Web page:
This is why our canine companions are willing to have their faces pummeled against the wind while hanging their heads outside of a moving car; it floods them with exciting new smells. Since our olfactory membranes are only about the size of a postage stamp, we can barely appreciate how gratifying this is.

Staring at your while pooping

A dog staring at the grass
zeronine / Shutterstock

Are they trying to tell you to give them some privacy? Nope. Madeline Friedman, a dog behavior expert with Innovative Dog Training, told The Dodo that dogs might be hoping for a reward for doing their business outside (you know, instead of inside). When they're puppies, most dogs are rewarded for going to the bathroom in the right spot, but "most owners don't maintain the reinforcement when the dog is reliably house-trained, at least not as frequently," Friedman explained. "I think the dog remembers the reinforcement and hopes for more."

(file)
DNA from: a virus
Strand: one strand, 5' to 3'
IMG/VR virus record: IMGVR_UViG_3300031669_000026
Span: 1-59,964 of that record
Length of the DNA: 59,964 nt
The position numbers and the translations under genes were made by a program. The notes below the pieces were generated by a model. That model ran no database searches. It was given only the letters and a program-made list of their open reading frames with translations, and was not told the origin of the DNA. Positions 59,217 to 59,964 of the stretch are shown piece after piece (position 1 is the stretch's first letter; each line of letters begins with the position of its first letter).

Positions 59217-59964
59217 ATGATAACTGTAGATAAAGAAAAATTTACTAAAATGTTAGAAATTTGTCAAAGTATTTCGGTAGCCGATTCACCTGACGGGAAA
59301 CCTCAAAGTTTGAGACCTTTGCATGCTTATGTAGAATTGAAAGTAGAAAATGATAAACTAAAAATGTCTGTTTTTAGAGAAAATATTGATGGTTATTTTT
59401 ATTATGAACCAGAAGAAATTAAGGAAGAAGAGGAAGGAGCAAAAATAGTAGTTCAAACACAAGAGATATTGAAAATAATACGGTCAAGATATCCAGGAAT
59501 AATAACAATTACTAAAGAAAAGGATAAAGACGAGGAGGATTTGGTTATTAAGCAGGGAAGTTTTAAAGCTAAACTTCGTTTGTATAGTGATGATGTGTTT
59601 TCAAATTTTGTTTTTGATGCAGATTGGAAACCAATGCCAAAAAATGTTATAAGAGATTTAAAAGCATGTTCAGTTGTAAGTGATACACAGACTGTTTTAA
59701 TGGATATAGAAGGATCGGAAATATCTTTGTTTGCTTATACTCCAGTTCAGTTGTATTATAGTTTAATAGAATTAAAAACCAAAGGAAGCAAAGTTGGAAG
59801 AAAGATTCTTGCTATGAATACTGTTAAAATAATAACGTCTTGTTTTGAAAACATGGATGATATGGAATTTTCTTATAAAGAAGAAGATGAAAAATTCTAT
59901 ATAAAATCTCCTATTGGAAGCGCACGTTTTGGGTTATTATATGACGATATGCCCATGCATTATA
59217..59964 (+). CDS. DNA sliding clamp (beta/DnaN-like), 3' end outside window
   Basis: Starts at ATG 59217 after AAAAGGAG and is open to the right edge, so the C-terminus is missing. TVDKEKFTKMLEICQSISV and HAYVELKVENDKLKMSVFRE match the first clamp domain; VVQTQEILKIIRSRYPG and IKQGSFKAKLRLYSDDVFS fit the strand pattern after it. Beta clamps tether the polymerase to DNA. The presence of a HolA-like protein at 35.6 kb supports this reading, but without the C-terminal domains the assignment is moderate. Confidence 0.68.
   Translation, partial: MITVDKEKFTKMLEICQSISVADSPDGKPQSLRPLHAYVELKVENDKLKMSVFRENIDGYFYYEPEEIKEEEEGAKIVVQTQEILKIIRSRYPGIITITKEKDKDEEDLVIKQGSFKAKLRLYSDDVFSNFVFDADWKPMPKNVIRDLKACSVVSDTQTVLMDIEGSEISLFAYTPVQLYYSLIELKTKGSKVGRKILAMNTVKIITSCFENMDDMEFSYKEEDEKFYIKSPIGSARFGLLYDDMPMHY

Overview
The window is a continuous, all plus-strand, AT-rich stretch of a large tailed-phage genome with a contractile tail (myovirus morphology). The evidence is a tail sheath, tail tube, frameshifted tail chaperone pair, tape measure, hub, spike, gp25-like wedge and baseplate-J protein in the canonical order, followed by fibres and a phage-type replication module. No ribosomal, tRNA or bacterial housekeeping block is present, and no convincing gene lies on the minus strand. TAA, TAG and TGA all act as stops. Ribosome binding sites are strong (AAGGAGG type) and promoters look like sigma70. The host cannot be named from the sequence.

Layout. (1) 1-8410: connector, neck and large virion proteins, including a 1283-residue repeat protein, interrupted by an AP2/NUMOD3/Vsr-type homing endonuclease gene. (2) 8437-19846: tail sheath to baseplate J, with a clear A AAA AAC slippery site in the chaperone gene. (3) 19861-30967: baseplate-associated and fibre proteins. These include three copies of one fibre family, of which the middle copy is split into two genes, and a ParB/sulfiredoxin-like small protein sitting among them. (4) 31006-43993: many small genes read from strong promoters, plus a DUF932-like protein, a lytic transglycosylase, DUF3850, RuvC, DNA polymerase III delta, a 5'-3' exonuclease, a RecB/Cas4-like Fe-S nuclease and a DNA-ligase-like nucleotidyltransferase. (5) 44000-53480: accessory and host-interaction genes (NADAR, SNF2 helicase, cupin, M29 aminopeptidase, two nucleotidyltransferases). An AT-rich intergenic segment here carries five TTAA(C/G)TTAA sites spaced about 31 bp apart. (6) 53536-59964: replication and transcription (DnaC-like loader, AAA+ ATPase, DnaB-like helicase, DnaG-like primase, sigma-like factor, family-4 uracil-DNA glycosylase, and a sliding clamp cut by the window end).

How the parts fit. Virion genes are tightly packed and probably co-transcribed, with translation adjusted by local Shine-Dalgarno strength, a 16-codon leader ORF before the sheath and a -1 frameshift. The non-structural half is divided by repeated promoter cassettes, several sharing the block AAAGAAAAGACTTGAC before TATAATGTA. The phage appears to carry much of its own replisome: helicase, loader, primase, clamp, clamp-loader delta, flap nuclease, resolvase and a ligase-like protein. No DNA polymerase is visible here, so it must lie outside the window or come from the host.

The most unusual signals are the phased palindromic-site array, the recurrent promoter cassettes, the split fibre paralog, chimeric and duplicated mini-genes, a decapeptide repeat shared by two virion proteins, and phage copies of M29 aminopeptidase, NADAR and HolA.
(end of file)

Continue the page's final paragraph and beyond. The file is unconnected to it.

Kicking their feet after pooping

Border Terrier Cross dog kicking with his back leg
Rob kemp / Shutterstock

No, they aren't doing a poor job of covering up their poop. They are marking their territory with scents from their paws. Canines have scent glands in their feet that make secret pheromones more pungent and last longer than scents of urine and feces, explains Allison Birken, DVM, on Kicking dirt after defecating is an instinctual way to communicate with other dogs, relaying territorial claims, messages of sexual availability, and warnings of danger.